* Determine the seeding rate. Once you've prepared the seedbed, calculate the size of the area you'll seed. Measure the area of the "bubbles" of poor, thin turf that you noted in the site analysis/inventory. Knowing the square footage you will overseed, you can determine the amount of seed you'll need (see box, "Overseeding rates," below). Adjust the seeding rate according to the need-badly thinned lawns need more seed.
5. Seed or sod the lawn * Seeding. Getting the seed into the ground is the next step. Use the fastest method to apply the seed without sacrificing seed-to-soil contact or distribution uniformity. The size and weight of the seed may dictate the equipment you use. Even the gentlest wind can carry small, light seed off site if you apply it with a broadcast spreader. The seeding pattern of large, heavy seed, by contrast, is not as easy to distort. Therefore, lighter seeds work best with a slit seeder or drop spreader, which limits the movement of the seed to non-target areas. You will achieve the best seed-distribution pattern by making two half-rate applications in opposing directions. With this approach, less potential exists for skips and gaps in the pattern.
After seeding, drag or roll the seeded ground. Rolling is acceptable for most soils, but should be avoided with high-clay soils, which are prone to compaction. You also can use a section of chainlink fence or some similar material for dragging.
* Sodding. If you decide to use sod, lay it as soon as possible after cutting. Butt the strips together lightly with no overlapping, and stagger them in a brick-like pattern. Avoid stretching the sod, because it will shrink after drying. Lay sod lengthwise across the face of slopes, rather than up and down. Peg or stake the pieces of sod on slopes to prevent slippage.
When you sod areas within existing turf, the edge of the sodded area will create a "lip" if you don't accommodate the change in grade created by the thickness of the sod. Be sure to address this by lowering the grade an inch or so where the edge of the sod will lie, or by applying a small layer of soil along the edge of the sod to create a gradual slope.
Roll the sodded area as soon as possible to ensure good soil-to-sod contact. Maintain a moist surface, but do not create a soggy sod/soil interface. Continual saturation will increase weeds and diseases and will extend the time required for rooting. Keep traffic over the area to a minimum for 3 to 4 weeks.
6. Aftercare * Water. Instruct the homeowner to water frequently and lightly for the first 2 weeks or so after seeding. Then, gradually reduce the frequency and increase the duration of the irrigation to encourage a more extensive root system. A "door hanger" can help remind homeowners how and when to water. Using printed literature such as this will project a professional image of your company and increase the likelihood that the customer will be satisfied.
* Fertilizer. Apply starter fertilizer no sooner than 3 weeks after the initial seeding to encourage rapid establishment of the new seedlings. Fertilizing at seeding time will encourage growth of the existing grass plants, which will increase competition and reduce establishment.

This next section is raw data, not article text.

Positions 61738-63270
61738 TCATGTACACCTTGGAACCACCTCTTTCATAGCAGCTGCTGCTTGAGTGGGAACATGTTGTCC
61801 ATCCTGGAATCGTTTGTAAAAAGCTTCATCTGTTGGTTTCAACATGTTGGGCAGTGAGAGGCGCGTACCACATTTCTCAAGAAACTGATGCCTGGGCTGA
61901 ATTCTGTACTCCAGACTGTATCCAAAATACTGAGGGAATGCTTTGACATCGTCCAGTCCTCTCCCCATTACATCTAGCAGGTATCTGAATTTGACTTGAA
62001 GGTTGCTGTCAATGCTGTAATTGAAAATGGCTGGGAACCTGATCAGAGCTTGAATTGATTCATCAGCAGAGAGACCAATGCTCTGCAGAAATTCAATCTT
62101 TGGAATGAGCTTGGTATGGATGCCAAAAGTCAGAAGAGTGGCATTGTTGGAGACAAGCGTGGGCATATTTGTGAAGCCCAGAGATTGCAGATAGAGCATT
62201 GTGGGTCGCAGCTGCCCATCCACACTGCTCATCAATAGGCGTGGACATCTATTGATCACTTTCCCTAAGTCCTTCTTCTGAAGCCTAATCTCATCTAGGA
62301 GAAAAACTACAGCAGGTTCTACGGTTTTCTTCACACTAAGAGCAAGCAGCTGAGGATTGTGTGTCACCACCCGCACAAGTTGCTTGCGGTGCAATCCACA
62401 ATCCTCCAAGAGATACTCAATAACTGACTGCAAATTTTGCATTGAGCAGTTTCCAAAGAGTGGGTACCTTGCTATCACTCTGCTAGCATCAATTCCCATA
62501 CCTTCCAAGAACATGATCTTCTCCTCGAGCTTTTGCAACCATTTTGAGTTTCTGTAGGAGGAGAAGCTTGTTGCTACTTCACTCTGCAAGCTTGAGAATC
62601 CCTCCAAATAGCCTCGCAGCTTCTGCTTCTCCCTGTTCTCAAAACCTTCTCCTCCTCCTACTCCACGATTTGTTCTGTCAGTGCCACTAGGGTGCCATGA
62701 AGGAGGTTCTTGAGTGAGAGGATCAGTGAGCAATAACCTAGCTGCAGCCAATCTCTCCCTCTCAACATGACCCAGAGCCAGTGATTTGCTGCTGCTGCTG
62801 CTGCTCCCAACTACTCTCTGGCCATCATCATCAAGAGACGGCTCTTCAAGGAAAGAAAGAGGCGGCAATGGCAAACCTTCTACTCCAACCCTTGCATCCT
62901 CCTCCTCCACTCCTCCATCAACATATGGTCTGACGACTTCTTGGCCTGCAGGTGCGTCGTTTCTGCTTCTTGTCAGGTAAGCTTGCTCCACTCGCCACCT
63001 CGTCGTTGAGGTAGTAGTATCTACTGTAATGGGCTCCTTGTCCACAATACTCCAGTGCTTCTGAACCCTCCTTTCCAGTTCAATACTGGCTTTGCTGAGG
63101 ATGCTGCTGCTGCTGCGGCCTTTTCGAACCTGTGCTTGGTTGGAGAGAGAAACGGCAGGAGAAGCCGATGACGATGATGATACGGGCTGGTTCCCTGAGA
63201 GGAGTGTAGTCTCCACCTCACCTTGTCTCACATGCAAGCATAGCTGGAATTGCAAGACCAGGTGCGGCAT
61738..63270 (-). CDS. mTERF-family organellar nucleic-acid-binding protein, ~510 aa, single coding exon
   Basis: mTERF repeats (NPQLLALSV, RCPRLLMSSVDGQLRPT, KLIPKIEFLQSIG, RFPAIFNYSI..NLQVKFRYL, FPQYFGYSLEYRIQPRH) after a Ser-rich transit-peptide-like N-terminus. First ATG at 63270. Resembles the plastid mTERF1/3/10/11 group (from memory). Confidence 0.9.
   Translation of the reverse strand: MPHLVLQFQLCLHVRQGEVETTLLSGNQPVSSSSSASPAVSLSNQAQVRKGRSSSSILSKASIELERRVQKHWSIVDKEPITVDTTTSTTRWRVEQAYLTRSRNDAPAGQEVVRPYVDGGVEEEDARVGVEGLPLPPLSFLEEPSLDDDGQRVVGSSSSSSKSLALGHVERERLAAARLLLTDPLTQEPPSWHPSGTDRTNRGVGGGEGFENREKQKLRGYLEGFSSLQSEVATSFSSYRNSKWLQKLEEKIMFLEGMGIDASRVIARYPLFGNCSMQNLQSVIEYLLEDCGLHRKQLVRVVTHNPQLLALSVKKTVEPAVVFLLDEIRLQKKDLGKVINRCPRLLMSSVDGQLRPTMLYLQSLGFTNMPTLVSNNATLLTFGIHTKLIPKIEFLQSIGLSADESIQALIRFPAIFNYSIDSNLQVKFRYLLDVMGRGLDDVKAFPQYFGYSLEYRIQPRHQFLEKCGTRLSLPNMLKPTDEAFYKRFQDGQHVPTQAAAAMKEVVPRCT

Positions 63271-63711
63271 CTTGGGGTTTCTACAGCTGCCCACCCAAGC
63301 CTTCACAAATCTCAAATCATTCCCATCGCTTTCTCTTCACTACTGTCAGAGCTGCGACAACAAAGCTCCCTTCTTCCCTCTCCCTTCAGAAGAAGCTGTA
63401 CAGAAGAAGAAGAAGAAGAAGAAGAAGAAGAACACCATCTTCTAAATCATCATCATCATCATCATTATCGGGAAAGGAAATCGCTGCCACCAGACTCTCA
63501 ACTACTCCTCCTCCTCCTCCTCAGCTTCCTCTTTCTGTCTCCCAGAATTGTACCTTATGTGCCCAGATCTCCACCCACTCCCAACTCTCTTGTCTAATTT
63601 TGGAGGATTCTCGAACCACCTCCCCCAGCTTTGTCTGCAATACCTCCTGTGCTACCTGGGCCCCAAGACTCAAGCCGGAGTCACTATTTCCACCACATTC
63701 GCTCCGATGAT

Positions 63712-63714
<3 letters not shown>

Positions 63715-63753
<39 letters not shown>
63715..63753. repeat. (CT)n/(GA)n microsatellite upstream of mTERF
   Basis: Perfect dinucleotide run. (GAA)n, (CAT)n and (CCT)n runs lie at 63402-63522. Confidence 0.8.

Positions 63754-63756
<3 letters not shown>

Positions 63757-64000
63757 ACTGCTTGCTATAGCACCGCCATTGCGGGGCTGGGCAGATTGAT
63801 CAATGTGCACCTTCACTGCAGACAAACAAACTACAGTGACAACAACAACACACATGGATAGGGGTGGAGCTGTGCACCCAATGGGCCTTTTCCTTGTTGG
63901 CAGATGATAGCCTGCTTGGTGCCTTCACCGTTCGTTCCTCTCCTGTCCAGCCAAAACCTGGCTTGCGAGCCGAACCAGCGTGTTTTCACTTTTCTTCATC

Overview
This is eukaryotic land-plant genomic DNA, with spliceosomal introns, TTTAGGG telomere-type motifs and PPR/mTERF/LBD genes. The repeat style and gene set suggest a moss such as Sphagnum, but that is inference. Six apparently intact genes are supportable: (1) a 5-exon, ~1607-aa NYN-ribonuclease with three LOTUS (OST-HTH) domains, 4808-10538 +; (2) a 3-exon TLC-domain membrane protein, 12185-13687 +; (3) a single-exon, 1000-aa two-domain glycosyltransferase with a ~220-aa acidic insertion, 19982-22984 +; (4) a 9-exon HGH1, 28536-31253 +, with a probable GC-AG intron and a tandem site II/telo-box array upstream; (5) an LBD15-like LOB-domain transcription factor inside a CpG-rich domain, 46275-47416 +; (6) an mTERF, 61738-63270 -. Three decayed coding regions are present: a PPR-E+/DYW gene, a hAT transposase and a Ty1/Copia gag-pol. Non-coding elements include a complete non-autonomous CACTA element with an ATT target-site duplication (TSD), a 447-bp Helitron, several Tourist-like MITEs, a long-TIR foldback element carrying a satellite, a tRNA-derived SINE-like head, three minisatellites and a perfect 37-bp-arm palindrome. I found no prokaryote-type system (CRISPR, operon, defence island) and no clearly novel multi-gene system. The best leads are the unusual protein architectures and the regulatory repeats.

* Weed control. Crabgrass is likely to germinate along with the desirable turfgrass. A new product-BASF's Drive (quinclorac)-offers a possible solution. You can apply Drive anytime before the new turfgrass seedlings begin to germinate. Used in this manner, it will provide post-emergence control of young (pre-tiller) crabgrass plants as well as residual control, without harming the new turf. Drive controls several other weeds in seedling turf as well.
Another option for certain weeds is siduron (sold as Tupersan), a pre-emergent that you can use on many cool-season turfgrasses at the time of seeding or soon thereafter. Check the label for specific tolerances. As the young turf grows, it will reach the size at which it will tolerate typical herbicide use (typically after 4 to 6 weeks), such as broadleaf products and pre-emergents. If necessary, use such products to reduce competition from weeds. Be sure to check the label of the product you wish to use to confirm whether the young turf is of sufficient size to safely tolerate the application.
7. Follow up with good maintenance Finally, consider the original cause of the decline and make changes accordingly. For example, if improper mowing and watering techniques were the culprit, instruct the homeowner in the proper routine maintenance of the lawn (unless, of course, you are performing the maintenance yourself). If the lawn was thin due to shade, lower the maintenance intensity to allow for the shady conditions. Remember, good lawn care is a partnership. It takes you as a troubleshooter and provider of good care as well as the homeowner's attentions to produce a high-quality lawn.
1. Identify the cause of the turf decline 2. Change cultural practices/correct existing problems: * Treat for weeds, insects and diseases, as necessary * Correct drainage problems * Prune for improved light penetration 3. Test soil and modify, if necessary 4. Mow closely, suppress growth of existing turf 5. Cultivate with a power rake, aerifier or vertical mower 6. Overseed with improved cultivars 7. Provide good aftercare
The following ranges include low to high rates (in pounds per 1,000 square feet) for overseeding: * Kentucky bluegrass: 1.5 to 3.0 * Perennial ryegrass: 2 to 4 * Fine fescue: 2 to 4 * Tall fescue: 9 to 10
Vegetative establishment rates are: * Bermudagrass: 1 bushel of sprigs, or 2-inch plugs in 6- by 6-inch spacing (requires 55 square feet of sod per 1,000 square feet). * Zoysiagrass: 2-inch plugs in 6- by 6-inch spacing (requires 55 square feet of sod per 1,000 square feet).